A classic Renault belonging to our friend Gerdt Sundstrom.
The translation of the bumper sticker is "Old but vital."
My college friend, Anne Lefkovitz, recently sent me a copy of We’ll Always Have Casablanca, Noah Isenberg’s book about the making of the movie Casablanca and its enduring popularity. When we were students at the University Michigan in the mid-1960s, we regularly went to the makeshift theater in the Architecture building where we were introduced to classic films. Movies with Humphrey Bogart were a particular favorite, perhaps because as Isenberg writes Bogie captured what we were feeling—suspicious of authority but ultimately idealistic and wanting to take a stand.
It is pleasant to indulge in nostalgia as we grow older, but nostalgia can be a trap that leaves us looking backward. We’ll Always Have Casablanca evokes nostalgia, but also something relevant and important for today. Most people remember Casablanca just as a love story. It is also about refugees seeking to escape the terrible events sweeping Europe at that time. As Isenberg points out, European refugees had a major part in making the film. The director of Casablanca, Michael Curtiz and almost all of the 75 actors in the film had fled the Nazis in Europe, including 11 of the 14 actors who received a screen credit. Just like the characters in the movie, many of the actors in the film escaped just ahead of roundups that would have landed them in concentration camps, and some even had experiences of waiting for papers to be able to travel on to the United States.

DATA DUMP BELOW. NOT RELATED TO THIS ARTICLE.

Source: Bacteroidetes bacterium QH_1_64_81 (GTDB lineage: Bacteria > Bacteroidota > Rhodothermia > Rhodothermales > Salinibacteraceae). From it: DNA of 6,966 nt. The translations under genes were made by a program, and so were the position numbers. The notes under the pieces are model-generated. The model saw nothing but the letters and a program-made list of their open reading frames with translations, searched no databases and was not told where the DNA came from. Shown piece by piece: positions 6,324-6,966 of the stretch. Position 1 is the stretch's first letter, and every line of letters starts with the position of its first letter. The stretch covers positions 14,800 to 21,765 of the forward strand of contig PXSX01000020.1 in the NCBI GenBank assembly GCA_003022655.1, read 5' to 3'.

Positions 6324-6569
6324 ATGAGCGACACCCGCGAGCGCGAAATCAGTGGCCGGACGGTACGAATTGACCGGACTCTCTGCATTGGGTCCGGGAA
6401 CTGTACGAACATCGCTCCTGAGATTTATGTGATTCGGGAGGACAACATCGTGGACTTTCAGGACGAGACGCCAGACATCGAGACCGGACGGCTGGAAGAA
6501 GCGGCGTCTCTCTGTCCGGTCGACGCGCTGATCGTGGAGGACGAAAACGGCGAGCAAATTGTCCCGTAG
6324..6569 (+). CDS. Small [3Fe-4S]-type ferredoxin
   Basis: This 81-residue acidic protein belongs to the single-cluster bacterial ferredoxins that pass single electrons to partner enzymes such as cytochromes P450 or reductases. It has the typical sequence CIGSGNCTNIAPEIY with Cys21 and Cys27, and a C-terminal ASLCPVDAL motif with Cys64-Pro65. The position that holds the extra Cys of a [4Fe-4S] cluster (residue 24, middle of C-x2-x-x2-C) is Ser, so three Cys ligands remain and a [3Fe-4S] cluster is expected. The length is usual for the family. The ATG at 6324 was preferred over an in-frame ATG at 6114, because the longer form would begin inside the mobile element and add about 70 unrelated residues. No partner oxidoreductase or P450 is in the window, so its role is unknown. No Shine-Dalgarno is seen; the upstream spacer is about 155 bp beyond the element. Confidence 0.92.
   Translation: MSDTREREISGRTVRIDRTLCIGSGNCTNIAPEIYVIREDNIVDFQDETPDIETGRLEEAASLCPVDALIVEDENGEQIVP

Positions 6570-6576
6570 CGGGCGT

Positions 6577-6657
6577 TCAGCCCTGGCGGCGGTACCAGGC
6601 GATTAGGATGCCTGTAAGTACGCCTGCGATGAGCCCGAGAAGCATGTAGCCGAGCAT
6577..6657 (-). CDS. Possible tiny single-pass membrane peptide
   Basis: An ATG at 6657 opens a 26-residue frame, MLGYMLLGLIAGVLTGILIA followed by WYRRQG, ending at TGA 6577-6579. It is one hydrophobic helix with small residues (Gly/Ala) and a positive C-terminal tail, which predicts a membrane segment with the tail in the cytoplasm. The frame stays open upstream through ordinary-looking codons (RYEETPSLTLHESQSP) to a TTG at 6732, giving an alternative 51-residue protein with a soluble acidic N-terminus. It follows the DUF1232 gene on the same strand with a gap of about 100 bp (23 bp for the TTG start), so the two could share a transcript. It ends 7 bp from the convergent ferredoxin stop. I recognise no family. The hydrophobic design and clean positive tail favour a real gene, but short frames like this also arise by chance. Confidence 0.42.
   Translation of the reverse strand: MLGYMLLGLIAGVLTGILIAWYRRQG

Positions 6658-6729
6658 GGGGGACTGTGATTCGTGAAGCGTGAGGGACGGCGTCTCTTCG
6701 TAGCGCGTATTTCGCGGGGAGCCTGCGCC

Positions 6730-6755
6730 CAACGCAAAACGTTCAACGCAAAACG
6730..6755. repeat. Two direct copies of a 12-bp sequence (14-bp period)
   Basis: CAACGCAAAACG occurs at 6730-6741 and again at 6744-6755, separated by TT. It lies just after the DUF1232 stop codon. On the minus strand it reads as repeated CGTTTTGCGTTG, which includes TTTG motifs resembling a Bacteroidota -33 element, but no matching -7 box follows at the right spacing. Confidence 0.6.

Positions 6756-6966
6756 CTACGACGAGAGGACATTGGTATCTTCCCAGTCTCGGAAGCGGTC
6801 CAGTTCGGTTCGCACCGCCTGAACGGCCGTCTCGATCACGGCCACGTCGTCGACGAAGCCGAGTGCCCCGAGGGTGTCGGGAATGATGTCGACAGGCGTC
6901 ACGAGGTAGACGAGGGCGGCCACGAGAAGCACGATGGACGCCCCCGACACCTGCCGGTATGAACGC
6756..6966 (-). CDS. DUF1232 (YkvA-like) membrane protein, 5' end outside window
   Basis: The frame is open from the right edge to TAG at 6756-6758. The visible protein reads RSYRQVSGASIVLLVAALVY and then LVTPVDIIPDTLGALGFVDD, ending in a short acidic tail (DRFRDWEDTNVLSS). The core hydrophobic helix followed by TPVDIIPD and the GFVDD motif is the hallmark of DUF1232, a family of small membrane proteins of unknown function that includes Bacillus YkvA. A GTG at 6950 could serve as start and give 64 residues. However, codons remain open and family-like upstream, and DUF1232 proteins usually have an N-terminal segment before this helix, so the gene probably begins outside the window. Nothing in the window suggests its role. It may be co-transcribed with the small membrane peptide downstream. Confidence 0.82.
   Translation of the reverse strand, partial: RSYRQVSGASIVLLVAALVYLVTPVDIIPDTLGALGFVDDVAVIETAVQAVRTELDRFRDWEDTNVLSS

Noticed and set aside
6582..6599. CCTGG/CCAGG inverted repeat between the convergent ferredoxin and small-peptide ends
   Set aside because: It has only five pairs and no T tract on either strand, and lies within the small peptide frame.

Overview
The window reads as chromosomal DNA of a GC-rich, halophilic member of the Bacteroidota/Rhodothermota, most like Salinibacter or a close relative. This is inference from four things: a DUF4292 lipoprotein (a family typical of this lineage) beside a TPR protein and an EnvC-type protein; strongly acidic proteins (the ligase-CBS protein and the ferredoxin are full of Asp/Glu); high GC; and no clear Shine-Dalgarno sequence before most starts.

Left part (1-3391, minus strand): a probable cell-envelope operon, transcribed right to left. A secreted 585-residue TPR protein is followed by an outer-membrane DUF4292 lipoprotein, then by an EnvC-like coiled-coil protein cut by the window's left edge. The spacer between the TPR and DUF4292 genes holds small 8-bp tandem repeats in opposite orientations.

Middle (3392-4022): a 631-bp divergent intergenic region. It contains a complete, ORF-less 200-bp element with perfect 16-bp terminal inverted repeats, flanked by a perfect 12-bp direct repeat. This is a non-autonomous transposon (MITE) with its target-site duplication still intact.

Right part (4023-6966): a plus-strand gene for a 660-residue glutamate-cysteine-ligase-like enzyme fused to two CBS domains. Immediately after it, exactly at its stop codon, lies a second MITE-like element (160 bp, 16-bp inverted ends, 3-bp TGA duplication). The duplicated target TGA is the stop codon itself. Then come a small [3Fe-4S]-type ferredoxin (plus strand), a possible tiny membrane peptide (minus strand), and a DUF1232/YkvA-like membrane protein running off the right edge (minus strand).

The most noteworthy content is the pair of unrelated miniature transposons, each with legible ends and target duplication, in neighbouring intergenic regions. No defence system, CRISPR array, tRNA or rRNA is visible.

The door was open for these refugees. Their presence in the US did not generate hysterical fears that we might be letting in saboteurs or terrorists, though after the war there were demagogues braying about communists in our midst. And while some refugees were let in, too many others were turned away. The refusal by the Roosevelt administration to admit more Jews trying to flee Europe was a terrible act, as was the internment of Japanese Americans.
The recent use of chemical weapons in Syria brought home to many Americans the horrific conditions in the Middle East that have led to the current refugee crisis. Rather than opening the door to more refugees, we bombed an airfield instead. Sweden, a country of 10 million people, took in 270,000 refugees in the past 3 years, but we have frozen immigration from countries where people face the gravest danger. Our current government’s xenophobia represents one of the foulest strains in American culture.
So watch Casablanca, not for the nostalgia or for the romance that, as Bogie says, doesn’t matter a hill of beans. Rather, watch Casablanca because it reminds us of our best qualities, the willingness to stand up for what is right and the generosity to take in refugees and make them part of our country.